Bullying Prevention: 5 Best Practices to Keep Kids SafeAll Posts
Bullying. It’s one of the few words that trigger alarm in students, parents, teachers, and school leaders alike.
School safety is the right of all your students — and it’s up to you to put a bullying prevention plan in place to ensure your students feel safe, comfortable, and confident. With the right plan, you, your staff, and your community will be ready to take on bullying when it arises in your school.
Creating an entire bullying prevention plan seems like a tall order, but with this guide, you’ll be ready to take on bullying wherever it appears.
Here’s what we’ll be talking about:
- What is bullying?
- The effects of bullying
- Bullying prevention programs
- Bullying intervention strategies
- Our experience with bullying
What is bullying?
Bullying is unwanted aggressive behavior that usually happens among school-aged children. There are a wide range of bullying actions which include spreading rumors, attacking someone verbally, making threats, and attacking someone physically.
By definition, two things need to happen for aggressive behavior to be considered bullying:
- Power imbalance — The aggressor uses whatever advantages or power they have to harm or control others. This includes things like knowledge of private information, popularity, and physical strength.
- Repeated attacks — aggressive behaviors are repeated or leave the possibility for future attacks.
Bullying can be broken down into four categories:
Physical bullying is the act of using physical strength to exert power over others by causing bodily harm or damaging belongings. Out of the four types of bullying, physical bullying is typically the easiest to spot due to its visible actions and effects.
Physical bullying actions include:
- Tripping or shoving
- Hitting, punching, slapping, or kicking
- Stealing or breaking someone’s belongings
Verbal bullying is when individuals or groups use abusive language to hurt, insult, ridicule, or embarrass another person or group of people. Verbal bullying, or verbal abuse, can be just as powerful as physical actions and lead to depression, low self-esteem, and other psychological issues.
Verbal bullying actions include:
- Threatening to harm
- Inappropriate comments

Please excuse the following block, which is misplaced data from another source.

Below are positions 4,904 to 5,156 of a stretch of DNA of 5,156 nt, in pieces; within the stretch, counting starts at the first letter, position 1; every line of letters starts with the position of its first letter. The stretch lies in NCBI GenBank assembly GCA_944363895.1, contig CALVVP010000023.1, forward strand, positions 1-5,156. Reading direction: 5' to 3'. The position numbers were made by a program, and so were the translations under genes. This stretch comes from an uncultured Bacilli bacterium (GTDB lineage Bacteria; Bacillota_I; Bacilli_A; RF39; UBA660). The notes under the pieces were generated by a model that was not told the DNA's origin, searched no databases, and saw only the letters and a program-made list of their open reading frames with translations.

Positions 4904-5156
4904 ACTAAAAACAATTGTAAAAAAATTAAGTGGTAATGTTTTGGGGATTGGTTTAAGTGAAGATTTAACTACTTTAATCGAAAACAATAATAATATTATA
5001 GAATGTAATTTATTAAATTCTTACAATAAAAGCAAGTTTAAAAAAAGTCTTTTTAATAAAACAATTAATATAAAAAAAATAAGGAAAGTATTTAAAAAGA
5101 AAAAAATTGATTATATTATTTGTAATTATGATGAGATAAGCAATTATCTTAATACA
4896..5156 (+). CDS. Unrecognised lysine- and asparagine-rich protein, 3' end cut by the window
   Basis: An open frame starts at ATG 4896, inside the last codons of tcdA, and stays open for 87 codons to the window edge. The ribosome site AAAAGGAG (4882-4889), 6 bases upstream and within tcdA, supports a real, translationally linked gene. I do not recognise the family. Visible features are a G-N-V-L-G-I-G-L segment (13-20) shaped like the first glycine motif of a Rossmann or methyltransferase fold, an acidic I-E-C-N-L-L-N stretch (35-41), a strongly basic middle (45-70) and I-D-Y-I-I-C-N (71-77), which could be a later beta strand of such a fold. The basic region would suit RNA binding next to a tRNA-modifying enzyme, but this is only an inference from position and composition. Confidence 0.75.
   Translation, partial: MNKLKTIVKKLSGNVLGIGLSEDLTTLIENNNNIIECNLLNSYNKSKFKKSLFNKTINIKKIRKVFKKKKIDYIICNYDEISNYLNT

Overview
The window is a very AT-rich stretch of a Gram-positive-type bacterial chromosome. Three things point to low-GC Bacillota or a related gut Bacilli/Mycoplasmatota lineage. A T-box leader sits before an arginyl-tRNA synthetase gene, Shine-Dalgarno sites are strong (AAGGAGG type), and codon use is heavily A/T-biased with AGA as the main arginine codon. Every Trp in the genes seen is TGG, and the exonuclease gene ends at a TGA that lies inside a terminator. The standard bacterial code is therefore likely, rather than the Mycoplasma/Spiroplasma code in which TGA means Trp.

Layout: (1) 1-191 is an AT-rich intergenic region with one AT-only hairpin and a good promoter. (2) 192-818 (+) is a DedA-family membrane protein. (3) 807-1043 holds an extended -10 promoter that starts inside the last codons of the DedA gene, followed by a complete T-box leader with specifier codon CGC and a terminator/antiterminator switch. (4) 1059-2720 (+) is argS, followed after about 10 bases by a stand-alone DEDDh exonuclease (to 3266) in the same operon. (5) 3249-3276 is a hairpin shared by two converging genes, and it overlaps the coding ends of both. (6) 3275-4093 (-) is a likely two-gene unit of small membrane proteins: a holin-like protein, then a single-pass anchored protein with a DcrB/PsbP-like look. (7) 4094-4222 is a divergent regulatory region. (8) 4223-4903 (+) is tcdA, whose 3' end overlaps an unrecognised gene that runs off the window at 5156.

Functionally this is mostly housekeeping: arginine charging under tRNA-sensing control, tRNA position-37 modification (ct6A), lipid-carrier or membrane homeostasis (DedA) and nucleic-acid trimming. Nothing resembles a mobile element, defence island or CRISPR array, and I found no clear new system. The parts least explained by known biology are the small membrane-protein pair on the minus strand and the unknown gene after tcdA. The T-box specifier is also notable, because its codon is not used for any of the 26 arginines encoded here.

Social bullying is when one party tries to harm the reputation or relationships of another party. This is one of the hardest forms of bullying to recognize, as it’s often done behind the victim's back. Aggressors are hard to identify; as gossip and rumors spread, it becomes difficult to pinpoint the source of them.
Social bullying actions include:
- Spreading rumors or gossip
- Exposing private information
- Embarrassing someone in public
- Telling other people not to be friends with someone
Cyberbullying has become more prominent in the past generation, as digital devices have become accessible to everyone. It’s a division of social bullying, but it takes place over digital platforms such as smartphones, social media, tablets, and computers.
Cyberbullying is unique as the information presented is available 24/7 online and, in a lot of cases, it remains there permanently.
Cyberbullying actions include:
- Sending hurtful text messages
- Hacking into someone’s social media account
- Spreading rumors online with media such as Facebook
- Spreading private information such as sensitive photos online
Where and when does bullying happen?
Bullying can happen anywhere and at any time, especially now that so many people have access to the internet. However, a lot of bullying stems from school relationships and interactions.
In fact, a study done by Bradshaw, Sawyer, and O’Brennan of John Hopkins Center for the Prevention of Youth Violence, showed that 29.3% of bullying happens in the classroom.